ZTE's 1H12 profit drops 68 percent

ZTE's 1H12 profit drops 68 percent

Summary: Chinese networking equipment maker sees revenue going up 15 percent in first six months but net profit slides 68 percent after exchange losses and delays in tenders from domestic carriers.

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ZTE has seen a 15 percent jump in revenue to 42.7 billion yuan (US$6.7 billion) during the first half of 2012, but its net profit declined 68 percent due to delays in tenders from operators among other reasons.

In its interim report posted on Wednesday, the Chinese networking equipment vendor said its net profit for the six months ended Jun. 30, 2012, reached 244.9 million yuan (US$38.7 million), a sharp decline compared to 769.3 million yuan (US$121.4 million) generated during the same period in 2011.

It attributed the decline to factors such as reduced investment income, exchange losses, postponement of network contract tenders of domestic carriers, and lower gross profit margin.

The company added there was "substantial increase in expenses" and attributed this to increased costs in marketing and research and development (R&D), which were both part of the company's expansion plans.

China continues to be ZTE's largest market by contributing 49 percent, or 20.9 billion yuan (US$3.3 billion), to its overall revenue. Europe, Americas, and Oceania region is the second-largest market at 9.8 billion yuan (US$1.6 billion) while Asia-Pacific, excluding China, raked in 8 billion yuan (US$1.3 billion).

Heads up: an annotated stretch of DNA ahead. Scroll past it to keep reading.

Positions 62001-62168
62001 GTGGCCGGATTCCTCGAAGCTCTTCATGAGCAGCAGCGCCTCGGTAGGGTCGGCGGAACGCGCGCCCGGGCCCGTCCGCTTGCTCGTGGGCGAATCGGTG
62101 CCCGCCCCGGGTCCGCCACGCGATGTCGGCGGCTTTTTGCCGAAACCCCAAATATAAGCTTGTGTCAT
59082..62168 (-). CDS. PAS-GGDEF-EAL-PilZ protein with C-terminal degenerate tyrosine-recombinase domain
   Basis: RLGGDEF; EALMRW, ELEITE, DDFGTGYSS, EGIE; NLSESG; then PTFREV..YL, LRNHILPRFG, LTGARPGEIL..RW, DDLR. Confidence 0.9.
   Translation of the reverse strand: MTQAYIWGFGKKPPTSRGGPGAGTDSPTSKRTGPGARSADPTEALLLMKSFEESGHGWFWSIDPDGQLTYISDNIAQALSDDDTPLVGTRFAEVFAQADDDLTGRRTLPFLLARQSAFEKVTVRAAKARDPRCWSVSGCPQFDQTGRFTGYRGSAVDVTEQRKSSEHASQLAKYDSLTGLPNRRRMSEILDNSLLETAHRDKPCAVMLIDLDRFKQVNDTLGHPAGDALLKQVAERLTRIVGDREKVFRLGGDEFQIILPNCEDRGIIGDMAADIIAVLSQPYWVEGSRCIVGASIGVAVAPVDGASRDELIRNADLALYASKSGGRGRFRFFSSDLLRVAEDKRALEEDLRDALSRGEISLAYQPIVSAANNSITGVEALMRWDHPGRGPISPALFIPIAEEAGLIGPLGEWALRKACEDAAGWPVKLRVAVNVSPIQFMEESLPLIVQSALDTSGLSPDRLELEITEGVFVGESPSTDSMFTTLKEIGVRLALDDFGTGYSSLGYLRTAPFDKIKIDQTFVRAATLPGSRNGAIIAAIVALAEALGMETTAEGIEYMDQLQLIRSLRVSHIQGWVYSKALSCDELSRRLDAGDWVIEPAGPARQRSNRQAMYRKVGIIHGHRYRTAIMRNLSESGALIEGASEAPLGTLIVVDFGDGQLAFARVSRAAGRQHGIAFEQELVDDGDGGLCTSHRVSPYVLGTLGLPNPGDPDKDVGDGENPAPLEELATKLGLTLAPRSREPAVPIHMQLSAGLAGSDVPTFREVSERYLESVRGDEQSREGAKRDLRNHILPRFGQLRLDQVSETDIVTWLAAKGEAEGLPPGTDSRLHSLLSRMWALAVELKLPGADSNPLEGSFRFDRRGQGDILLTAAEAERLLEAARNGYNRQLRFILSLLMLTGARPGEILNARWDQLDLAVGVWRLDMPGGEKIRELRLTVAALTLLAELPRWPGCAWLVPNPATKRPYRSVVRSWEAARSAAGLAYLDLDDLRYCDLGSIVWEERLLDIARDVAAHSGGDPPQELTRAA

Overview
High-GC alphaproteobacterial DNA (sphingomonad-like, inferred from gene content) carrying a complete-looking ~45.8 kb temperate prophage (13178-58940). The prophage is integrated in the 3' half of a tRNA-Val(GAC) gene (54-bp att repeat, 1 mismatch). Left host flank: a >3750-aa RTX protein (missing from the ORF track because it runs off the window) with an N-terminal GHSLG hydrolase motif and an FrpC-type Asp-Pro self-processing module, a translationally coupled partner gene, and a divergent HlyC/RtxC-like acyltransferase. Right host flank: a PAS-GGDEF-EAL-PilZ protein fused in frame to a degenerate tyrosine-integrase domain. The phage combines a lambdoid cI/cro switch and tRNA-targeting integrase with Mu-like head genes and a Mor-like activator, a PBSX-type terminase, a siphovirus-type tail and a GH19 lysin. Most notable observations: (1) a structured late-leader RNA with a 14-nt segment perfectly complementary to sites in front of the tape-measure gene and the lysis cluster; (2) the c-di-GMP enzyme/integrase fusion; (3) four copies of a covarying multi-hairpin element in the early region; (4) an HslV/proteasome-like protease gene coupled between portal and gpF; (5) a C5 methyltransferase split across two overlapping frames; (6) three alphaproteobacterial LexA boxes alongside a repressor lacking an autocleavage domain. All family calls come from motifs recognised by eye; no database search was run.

The role of the Europe, Americas, and Oceania region in generating the second-largest revenue share is significant given the scrutiny ZTE continues to face by regulators there.

In Europe, for example, European Union regulators said in May ZTE and another Chinese telecom vendor Huawei Technologies may have to pay extra to their imports as they are suspected to receive illegal subsidies by the Chinese government, which artificially depresses the prices of their products.

Topics: Tech Industry, Networking, China

Liau Yun Qing

About Liau Yun Qing

The only journalist in the team without a Western name, Yun Qing hails from the mountainy Malaysian state, Sabah. She currently covers the hardware and networking beats, as well as everything else that falls into her lap, at ZDNet Asia. Her RSS feed includes tech news sites and most of the Cheezburger network. She is also a cheapskate masquerading as a group-buying addict.

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